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Financial networks: contagion, commitment, and private sector bailouts

  • Yaron Leitner
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    The author develops a model of financial networks where linkages not only spread contagion, but also induce private-sector bailouts in which liquid banks bail out illiquid banks because of the threat of contagion. Introducing this bailout possibility, the author shows that linkages may be optimal ex-ante because they allow banks to obtain some mutual insurance even though formal commitments are impossible. However, in some cases (for example, when liquidity is concentrated among a small group of banks), the whole network may collapse. The author also characterizes the optimal network size and apply the results to joint liability arrangements and payment systems.> Original working paper title: Fragile financial networks.

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    File URL: http://www.philadelphiafed.org/research-and-data/publications/working-papers/2002/wp02-9r.pdf
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    Paper provided by Federal Reserve Bank of Philadelphia in its series Working Papers with number 02-9.

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    Date of creation: 2004
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    Publication status: Published in Journal of Finance, 60, no. 6 (December, 2005) : 2925-2953
    Handle: RePEc:fip:fedpwp:02-9
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    1. Matthew O. Jackson & Asher Wolinsky, 1995. "A Strategic Model of Social and Economic Networks," Discussion Papers 1098R, Northwestern University, Center for Mathematical Studies in Economics and Management Science.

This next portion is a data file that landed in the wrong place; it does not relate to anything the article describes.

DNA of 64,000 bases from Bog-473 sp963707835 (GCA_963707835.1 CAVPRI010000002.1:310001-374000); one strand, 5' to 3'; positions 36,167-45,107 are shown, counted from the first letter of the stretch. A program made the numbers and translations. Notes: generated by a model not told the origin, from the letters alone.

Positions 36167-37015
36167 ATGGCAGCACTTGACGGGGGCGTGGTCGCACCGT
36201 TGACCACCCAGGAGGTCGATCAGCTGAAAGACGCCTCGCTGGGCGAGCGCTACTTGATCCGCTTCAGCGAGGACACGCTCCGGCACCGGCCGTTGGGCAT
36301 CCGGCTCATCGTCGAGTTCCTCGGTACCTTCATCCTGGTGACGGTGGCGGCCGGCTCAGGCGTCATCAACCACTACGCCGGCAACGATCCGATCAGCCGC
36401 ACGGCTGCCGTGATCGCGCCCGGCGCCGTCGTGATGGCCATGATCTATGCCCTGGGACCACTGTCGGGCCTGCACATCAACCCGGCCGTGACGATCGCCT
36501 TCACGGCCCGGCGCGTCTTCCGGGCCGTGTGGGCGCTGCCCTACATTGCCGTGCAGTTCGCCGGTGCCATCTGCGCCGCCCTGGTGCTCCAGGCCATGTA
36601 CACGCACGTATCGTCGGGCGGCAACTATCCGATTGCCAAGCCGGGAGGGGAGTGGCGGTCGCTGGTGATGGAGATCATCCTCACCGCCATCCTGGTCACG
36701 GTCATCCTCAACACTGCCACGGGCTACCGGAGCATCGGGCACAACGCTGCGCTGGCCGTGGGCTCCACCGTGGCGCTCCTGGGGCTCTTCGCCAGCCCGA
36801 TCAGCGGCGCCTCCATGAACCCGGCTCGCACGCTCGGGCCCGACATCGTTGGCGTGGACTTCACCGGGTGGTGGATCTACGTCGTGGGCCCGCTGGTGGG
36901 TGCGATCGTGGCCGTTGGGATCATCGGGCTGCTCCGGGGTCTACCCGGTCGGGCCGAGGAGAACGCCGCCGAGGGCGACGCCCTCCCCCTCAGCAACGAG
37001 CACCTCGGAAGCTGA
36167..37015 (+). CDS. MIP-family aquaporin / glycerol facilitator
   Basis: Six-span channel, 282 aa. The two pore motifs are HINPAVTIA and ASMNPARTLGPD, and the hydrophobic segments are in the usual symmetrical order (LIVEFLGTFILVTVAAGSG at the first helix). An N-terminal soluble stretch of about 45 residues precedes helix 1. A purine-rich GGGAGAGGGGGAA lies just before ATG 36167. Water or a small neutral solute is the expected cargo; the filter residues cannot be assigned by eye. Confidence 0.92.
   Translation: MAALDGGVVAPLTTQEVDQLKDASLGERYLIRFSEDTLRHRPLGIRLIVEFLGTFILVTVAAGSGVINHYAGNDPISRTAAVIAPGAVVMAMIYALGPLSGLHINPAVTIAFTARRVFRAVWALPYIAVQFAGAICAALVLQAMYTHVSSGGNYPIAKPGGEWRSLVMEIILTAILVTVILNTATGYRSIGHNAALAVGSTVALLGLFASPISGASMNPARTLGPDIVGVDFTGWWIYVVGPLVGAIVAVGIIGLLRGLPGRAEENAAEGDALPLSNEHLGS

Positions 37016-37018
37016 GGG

2. Dewatripont, M & Maskin, E, 1995. "Credit and Efficiency in Centralized and Decentralized Economies," Review of Economic Studies, Wiley Blackwell, vol. 62(4), pages 541-55, October.
    3. Douglas W. Diamond & Raghuram G. Rajan, 1999. "Liquidity Risk, Liquidity Creation and Financial Fragility: A Theory of Banking," NBER Working Papers 7430, National Bureau of Economic Research, Inc.
    4. Franklin Allen & Douglas Gale, 1998. "Financial Contagion Journal of Political Economy," Center for Financial Institutions Working Papers 98-31, Wharton School Center for Financial Institutions, University of Pennsylvania.
    5. Jean-Charles Rochet & Jean Tirole, 1996. "Interbank lending and systemic risk," Proceedings, Board of Governors of the Federal Reserve System (U.S.), pages 733-765.
    6. Dean Corbae & John Duffy, 2003. "Experiments with Network Formation," Levine's Working Paper Archive 666156000000000319, David K. Levine.
    7. Roger D. Lagunoff & Stacey L. Schreft, 1998. "A model of financial fragility," Research Working Paper 98-01, Federal Reserve Bank of Kansas City.
    8. Rothschild, Michael & Stiglitz, Joseph E., 1970. "Increasing risk: I. A definition," Journal of Economic Theory, Elsevier, vol. 2(3), pages 225-243, September.
    9. Albert S. Kyle, 2001. "Contagion as a Wealth Effect," Journal of Finance, American Finance Association, vol. 56(4), pages 1401-1440, 08.
    10. X. Freixas & B. Parigi & J-C. Rochet, 2000. "Systemic Risk, Interbank Relations and Liquidity Provision by theCentral Bank," DNB Staff Reports (discontinued) 47, Netherlands Central Bank.
    11. Venkatesh Bala & Sanjeev Goyal, 2000. "A Noncooperative Model of Network Formation," Econometrica, Econometric Society, vol. 68(5), pages 1181-1230, September.
    12. Besley, T. & Coate, S., 1991. "Group Lending, Repayment Incentives And Social Collateral," Papers 152, Princeton, Woodrow Wilson School - Development Studies.
    13. Diamond, Douglas W & Dybvig, Philip H, 1983. "Bank Runs, Deposit Insurance, and Liquidity," Journal of Political Economy, University of Chicago Press, vol. 91(3), pages 401-19, June.
    14. Freixas, Xavier, 1999. "Optimal Bail-Out, Conditionality and Creative Ambiguity," CEPR Discussion Papers 2238, C.E.P.R. Discussion Papers.
    15. Kremer, Michael, 1993. "The O-Ring Theory of Economic Development," The Quarterly Journal of Economics, MIT Press, vol. 108(3), pages 551-75, August.
    16. Acharya, Viral V., 2009. "A theory of systemic risk and design of prudential bank regulation," Journal of Financial Stability, Elsevier, vol. 5(3), pages 224-255, September.
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